How lovely is youth -
Yet it slips away;
If you would be happy, be so.
There is no certainty about tomorrow.
- Lorenzo de’Medici
Background to January 1971:
I was born in Kitwe, Northern Rhodesia (now Zambia), on October 18, 1956, and have lived in Canada since 1957. I lived in Ontario until 1960, and Roxboro (a suburb of Montreal) from 1960 to 1965.
Though gay for all my life (I had had crushes on boys in 1963 and ‘67) it was at 12 (in 1969) that I found out what it was.
I was a Cub and Boy Scout from February 1966 to the fall of 1969 (when I quit).
I was a fan of the Monkees in 1966 and ‘67. Later (late 1968 to 1970) it was the Beatles.
Reading material in 1967 was mainly ‘Mad’ (especially Don Martin).
‘Laugh-In’ was my favourite TV show in 1968 and ‘69, along with ‘Star Trek.'
In the summer of 1969 my friends were Sheila Robinson (who I’d met in Grade 6), Robert Fenouhlet (his parents and mine had been friends in Africa), Fred Parnell and his brother Bob, and the Gribbin Brothers (Mike and ?). My first 8mm films were made that summer (but do not survive). One portrayed an L.S.D. trip...
During that summer I would go to the old Expo ‘67 site (Man and His World) by myself.
Drawing for me began seriously that summer, and the earliest that survive in any number date from that fall (though some from c. 1965, and a handfull from late 1968 also survive).
John Rennie High School was first built in the mid 1950's. In the late 1960's an addition was added, more that doubling its size. These included a large gymnasium, an auditorium and the focus of the school's structure, the Great Hall.
High school began on or about September 3rd, 1969. Due to a restructuring of the school system, Grade 7 (Cycle 1) became the first year of high school (as a result, we in Grade 6 never got to be the oldest kids in the school, and had to wait another five years). For the first time I had to wear a 'uniform' (navy blue jacket, grey pants, white shirt and a plain tie..oh yes, black shoes. (In Cedar Park only the girls had a uniform). The uniforms were abolished by vote for the school year beginning September 1970.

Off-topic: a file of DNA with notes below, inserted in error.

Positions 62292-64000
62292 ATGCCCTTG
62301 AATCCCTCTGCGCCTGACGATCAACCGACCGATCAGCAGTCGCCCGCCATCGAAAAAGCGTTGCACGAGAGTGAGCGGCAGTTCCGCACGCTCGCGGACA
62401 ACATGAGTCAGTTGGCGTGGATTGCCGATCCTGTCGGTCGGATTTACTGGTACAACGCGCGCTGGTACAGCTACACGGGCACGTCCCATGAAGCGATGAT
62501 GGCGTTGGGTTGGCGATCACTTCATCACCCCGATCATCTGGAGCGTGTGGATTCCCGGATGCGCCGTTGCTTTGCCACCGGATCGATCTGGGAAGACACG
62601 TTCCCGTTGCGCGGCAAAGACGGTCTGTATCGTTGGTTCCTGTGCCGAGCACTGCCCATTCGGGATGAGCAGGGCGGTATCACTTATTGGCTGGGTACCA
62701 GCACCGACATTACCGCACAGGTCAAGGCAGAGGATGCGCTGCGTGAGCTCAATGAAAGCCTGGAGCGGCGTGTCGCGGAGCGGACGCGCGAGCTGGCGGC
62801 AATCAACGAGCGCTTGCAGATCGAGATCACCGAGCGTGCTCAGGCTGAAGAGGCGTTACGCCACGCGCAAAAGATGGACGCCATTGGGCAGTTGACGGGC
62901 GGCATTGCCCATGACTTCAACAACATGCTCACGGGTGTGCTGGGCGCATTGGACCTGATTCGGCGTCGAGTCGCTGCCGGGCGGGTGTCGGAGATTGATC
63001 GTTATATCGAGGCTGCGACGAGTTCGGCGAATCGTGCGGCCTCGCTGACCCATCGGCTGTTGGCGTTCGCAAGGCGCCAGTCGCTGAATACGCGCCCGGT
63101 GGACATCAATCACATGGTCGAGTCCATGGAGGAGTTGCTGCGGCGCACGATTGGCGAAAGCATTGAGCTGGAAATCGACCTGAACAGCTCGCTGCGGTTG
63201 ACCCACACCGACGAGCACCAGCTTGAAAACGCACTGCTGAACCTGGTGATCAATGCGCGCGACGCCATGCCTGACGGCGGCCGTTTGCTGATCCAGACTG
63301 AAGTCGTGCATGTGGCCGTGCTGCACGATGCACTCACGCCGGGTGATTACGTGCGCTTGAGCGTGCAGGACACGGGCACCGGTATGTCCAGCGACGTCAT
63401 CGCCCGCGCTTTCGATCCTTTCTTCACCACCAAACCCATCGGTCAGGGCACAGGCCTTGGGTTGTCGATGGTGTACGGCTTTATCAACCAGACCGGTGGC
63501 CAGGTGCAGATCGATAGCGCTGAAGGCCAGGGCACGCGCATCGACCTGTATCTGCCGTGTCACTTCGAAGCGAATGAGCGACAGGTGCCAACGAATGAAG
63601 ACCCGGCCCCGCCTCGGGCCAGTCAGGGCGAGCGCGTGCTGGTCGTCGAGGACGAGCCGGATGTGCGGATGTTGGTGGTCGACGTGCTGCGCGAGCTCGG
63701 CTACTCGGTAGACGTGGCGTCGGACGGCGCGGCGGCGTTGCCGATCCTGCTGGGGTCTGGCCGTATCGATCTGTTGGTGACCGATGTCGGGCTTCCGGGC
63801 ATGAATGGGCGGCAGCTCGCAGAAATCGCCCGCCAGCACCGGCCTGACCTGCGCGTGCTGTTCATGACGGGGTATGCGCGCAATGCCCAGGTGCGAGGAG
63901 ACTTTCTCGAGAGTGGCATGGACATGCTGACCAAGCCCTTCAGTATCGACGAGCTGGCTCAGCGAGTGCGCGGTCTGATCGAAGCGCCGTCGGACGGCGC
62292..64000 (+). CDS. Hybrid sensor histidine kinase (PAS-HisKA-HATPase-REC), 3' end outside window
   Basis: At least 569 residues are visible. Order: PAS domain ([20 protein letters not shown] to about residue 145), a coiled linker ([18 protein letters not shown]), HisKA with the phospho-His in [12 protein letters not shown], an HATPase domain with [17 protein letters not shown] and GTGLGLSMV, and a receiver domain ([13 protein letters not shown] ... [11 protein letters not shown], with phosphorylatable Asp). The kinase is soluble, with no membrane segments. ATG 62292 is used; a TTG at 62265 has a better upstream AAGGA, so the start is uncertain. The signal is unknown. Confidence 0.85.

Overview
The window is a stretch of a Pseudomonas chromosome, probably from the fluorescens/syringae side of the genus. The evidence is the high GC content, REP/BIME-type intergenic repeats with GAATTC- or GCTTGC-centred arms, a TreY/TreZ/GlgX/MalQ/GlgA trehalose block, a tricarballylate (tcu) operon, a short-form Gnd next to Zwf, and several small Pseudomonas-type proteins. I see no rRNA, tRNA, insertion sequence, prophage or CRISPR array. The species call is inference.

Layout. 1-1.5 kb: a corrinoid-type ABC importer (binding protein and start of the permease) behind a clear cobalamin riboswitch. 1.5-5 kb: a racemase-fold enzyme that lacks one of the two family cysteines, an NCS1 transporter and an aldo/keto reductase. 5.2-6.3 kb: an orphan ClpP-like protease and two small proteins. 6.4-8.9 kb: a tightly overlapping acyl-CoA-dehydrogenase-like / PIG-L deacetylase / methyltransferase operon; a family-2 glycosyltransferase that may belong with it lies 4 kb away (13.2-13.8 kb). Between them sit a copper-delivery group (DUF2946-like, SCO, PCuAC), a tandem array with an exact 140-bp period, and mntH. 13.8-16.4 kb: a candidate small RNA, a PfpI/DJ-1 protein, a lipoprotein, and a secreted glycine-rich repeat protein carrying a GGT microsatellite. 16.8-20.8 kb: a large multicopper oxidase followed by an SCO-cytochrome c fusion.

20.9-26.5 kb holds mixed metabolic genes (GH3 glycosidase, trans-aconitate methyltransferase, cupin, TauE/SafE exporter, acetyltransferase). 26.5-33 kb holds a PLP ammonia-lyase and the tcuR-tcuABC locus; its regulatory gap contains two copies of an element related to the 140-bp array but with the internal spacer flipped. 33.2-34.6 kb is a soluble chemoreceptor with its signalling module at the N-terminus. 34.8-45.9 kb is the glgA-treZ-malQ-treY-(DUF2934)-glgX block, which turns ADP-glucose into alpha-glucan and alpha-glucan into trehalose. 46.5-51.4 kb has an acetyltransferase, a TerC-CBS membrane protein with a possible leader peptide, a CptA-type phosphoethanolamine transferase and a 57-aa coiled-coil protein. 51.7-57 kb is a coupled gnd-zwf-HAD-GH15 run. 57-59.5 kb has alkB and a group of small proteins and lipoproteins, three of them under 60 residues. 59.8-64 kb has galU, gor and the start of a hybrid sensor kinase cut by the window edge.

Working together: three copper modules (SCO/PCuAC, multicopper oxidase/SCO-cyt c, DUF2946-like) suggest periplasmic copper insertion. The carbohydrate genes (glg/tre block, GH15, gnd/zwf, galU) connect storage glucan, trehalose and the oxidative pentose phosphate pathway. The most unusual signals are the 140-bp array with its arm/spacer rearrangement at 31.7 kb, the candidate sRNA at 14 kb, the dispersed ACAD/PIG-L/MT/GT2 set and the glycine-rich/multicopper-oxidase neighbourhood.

Classes were grouped alphabetical, so almost all my friend's names from this year end in R or S.
There were Sheila Robinson and her friend Diana Rundans, Kenny Reich, Robert Read and Robert Rea (the last there were friends with each other before high school). David Scott started briefly as a friend, but soon turned to the opposite.
We were warned that students would try to sell you 'elevator tickets' (the elevator was nothing but a painted door).
I turned 13 on October 18th, 1969.
That October Paul McCartney 'died,' It was nuts, for a few days I searched record covers for clues and played records backward.
This was the last time I went out for Hallowe'en. I (as John Lennon) went with Sheila (as Yoko) and Annie Cappuccino (as the Maharishi, whose beard kept falling off in the street). Annie was part of a large adopted family who lived in a big house near the Edgewater Hotel. She was the best artist I remember in Grade 6. Her brother Pierre would appear briefly in the fall of 1971.
Sheila and I were at a sock-off at school, supplying the music (such danceable tunes as the pre-punk wonder 'Don't Worry Kyoto' by the Plastic Ono Band).
That Christmas I was given my first stereo, and a cassette recorder.
Robert Rea, Robert Read, Ken Reich,
Alan Rhodes, Sheila Robinson, Liz Haden,
Diana Rundans, David Scott, Laine Scott